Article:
So the run went well. But my knee did not love it. It was very stiff and painful the rest of the day. I could hardly bend it on Sunday (not so good when navigating staircase after staircase . . .). I seriously thought that my next run might be when I toe the line in Boston, and even then it would only be with some pain killer in my back pocket. But just before I went to bed on Sunday, my knee made a miraculous leap in its range of motion. And then it made another one yesterday. So I’m hopeful I’ll get at least a few miles in before race day, but I’m mostly just grateful to have gotten that last long run in. I needed it.

Getting Over Betrayals and Mental Hurdles

Katy asks a good question: I’ve been off running for entirely too long, with some back issues. I’m finding myself too scared to start again, because I fear I’ll re-injure myself. Any tips on getting over an injury mental hurdle?

I think this isapplicable to so many situations in our lives. There are things that we like to do, love even, but something happens and we develop a fear for this thing we love. Because it can hurt us. It can lead to discouragement and pain. We feel somewhat incomplete without it, but we have a hard time committing to it anyway.

I’ve felt this way about writing.

I’ve felt this way about having kids.

I’ve felt this way about having friends.

In fact, I think we all have to face the prospect of giving up some of the things we love most in our lives because we are afraid of the pain – physical, mental, emotional – that comes when something you love hurts you. It’s a big thing. It can be really traumatic. It may have been a huge part of your life and your identity, and then it came and bit you in the back. Ouch.

So, Running is your friend, but she’s hurt you, and now, perhaps, you feel slightly betrayed by her. You think she is worth forgiving and being friends with again, but you don’t know where this betrayal came from or if she’ll do it again. Maybe it was a fluke? An accident? A misunderstanding?

Already you’ve taken a break from her and realized that you miss her and you would like to hangout again, just like old times. But will it be like old times? Will it be awkward? Will she come back and bite you again?

The good news is that you don’t have to commit to spending 26.2 miles together to find out. You can start by just taking a quick turn around the block, and see how that goes. Do you sense any awkwardness? Any twinges? Any hints that maybe you didn’t spend enough time apart? Then you can slow things down, walk a little, maybe give yourself some more time to heal.

But maybe it feels good to be back together. Really good. So good you want to just jump right in where you left off. To which I would say, slow down. A turn or two around the block is a good start. If things go well, it’ll leave you wanting more and eager to go out again soon. Running seems to still be your friend, but you don’t want to overdo it. Maybe go out for a couple of short runs until you feel comfortable together, both mentally and physically, and then when the awkwardness and pain is gone, you’ll know you have your friendship back.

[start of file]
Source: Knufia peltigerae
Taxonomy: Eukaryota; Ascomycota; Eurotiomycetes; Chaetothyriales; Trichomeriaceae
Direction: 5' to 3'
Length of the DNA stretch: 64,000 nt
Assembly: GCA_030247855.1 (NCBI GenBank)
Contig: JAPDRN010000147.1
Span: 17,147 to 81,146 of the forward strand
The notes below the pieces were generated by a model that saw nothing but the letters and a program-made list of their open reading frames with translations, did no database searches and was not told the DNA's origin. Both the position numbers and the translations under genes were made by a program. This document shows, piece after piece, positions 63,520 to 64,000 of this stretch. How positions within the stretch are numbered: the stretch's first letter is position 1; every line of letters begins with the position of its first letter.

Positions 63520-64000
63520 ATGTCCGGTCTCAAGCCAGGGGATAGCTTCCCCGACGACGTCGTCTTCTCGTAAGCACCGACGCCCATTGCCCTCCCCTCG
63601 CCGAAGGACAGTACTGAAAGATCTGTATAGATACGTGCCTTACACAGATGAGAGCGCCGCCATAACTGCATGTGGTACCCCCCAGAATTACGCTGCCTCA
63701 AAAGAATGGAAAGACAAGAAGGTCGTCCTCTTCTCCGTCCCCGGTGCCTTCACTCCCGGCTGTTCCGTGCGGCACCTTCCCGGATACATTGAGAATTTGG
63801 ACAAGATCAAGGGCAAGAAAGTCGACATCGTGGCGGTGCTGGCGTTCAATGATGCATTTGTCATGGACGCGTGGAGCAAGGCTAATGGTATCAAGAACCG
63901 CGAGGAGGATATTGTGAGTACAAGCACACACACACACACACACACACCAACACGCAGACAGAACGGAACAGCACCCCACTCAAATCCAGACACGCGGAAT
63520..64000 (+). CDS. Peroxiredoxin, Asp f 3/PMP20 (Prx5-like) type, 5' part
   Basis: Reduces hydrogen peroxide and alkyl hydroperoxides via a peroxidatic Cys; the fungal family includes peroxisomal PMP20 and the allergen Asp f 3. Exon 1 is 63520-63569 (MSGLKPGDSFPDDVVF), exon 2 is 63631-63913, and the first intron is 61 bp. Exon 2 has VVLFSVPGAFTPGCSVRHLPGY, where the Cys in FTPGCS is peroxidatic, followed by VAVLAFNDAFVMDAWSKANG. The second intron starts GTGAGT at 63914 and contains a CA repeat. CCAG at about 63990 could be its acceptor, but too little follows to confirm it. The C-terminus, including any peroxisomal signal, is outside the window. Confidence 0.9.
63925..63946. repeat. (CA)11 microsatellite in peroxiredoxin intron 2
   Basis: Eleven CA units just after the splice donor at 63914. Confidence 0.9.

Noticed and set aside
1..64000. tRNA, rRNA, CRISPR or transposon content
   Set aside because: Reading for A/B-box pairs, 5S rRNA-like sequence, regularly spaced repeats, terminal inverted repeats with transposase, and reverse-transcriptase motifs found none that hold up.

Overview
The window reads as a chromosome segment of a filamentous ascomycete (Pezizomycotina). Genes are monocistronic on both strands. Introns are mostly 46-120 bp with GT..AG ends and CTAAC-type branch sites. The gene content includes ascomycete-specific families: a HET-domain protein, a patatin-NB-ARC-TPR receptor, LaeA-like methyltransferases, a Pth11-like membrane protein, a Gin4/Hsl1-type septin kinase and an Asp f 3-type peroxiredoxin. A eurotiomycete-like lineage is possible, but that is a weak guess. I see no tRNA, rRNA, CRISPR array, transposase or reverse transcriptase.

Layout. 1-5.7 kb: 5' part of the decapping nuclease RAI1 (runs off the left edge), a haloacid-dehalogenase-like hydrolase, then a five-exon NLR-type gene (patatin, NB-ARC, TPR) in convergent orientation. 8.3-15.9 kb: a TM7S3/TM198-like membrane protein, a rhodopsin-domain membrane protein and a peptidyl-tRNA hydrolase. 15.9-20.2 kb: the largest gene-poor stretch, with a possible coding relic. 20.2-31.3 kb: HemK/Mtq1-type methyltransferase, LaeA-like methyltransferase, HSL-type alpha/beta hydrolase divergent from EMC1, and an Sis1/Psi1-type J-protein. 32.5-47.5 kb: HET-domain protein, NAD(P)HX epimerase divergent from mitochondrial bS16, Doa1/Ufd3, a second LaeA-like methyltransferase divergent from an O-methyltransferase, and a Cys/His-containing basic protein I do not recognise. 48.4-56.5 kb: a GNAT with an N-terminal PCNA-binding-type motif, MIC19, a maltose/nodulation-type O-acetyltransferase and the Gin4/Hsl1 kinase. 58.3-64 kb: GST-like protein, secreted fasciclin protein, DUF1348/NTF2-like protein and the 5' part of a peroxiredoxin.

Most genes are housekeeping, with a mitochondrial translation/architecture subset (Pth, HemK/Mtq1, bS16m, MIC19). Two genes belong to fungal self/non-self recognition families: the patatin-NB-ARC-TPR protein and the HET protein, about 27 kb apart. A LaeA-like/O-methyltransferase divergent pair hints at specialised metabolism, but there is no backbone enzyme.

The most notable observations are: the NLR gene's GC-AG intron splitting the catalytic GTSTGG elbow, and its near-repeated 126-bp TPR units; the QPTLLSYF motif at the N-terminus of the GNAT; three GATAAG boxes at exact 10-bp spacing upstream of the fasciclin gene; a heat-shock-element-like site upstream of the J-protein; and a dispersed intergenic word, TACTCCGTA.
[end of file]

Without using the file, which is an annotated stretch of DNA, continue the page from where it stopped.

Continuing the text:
The other approach I might try is to branch out. Running may be your best friend, the one you spent most of your time with, and that’s why it hurt so much when she betrayed you. So, if you haven’t already, it might be time to make some new friends. That way, if running does betray you again, you aren’t left completely alone. You can hangout at the swimming pool or the yoga studio or on the bike so that you aren’t quite as vulnerable to the loss of your friend. You’ll still miss running, I’m sure, but because you are well-rounded and have other interests, you won’t have as much mental energy to dwell on the pain she caused. And if she does come and bite you in the back again, you might be stronger than you were before so that you are able to rebound more quickly.

Does anybody else have any ideas for Katy? Any experience overcoming the mental part of an injury that we can learn from?

Scissors, Shows, Sprinting, Sendak

Squish and I had a little chat today. About the proper use of scissors. Using them to cut scabs off your face was eliminated as a “proper use,” but I kind of think that Squish wasn’t entirely persuaded by my arguments.

(This particular scab is of unknown origin but is entirely unrelated to the lip incident. The lip is healing just fine and looks to be on track to be nearly invisible by next week.)


Good news for those of you who only manage to squeeze in a couple of one-minute sprinting sessions a week — when chasing after a runaway child: it still helps you stay healthy.


Squish is presenting me with a little bit of a quandary. He suddenly won’t nap unless I lie down with him. I’m torn between wanting him to keep being the awesome, independent napper he’s always been and wanting to make sure he still gets a nap in — because I need that nap as much as he does. Of course, it only takes a few minutes for him to fall asleep when I lie down with him and he doesn’t wake up when I leave, so I should probably count it 5 minutes well spent and move on.


I found out this week that my grandmother’s name, Bernice, is related to the name Nike, the Greek goddess of victory (which is, of course, where the athletic apparel company got its name). Bernice means “bringing victory” — it is the English version of the ancient Greek “Pherenike.” I had no idea. Suddenly I have a whole new perspective on the name.


Yesterday I read Pierre by Maurice Sendak to the boys. On the last page, I accidentally misread a word, but it made sense so I kept reading. Manchild, who wasn’t even sitting next to me, corrected me with the right word. It got me wondering if he could learn the whole book. After all, it is just one long poem. So I asked him. His response: “With the prologue, or without it?”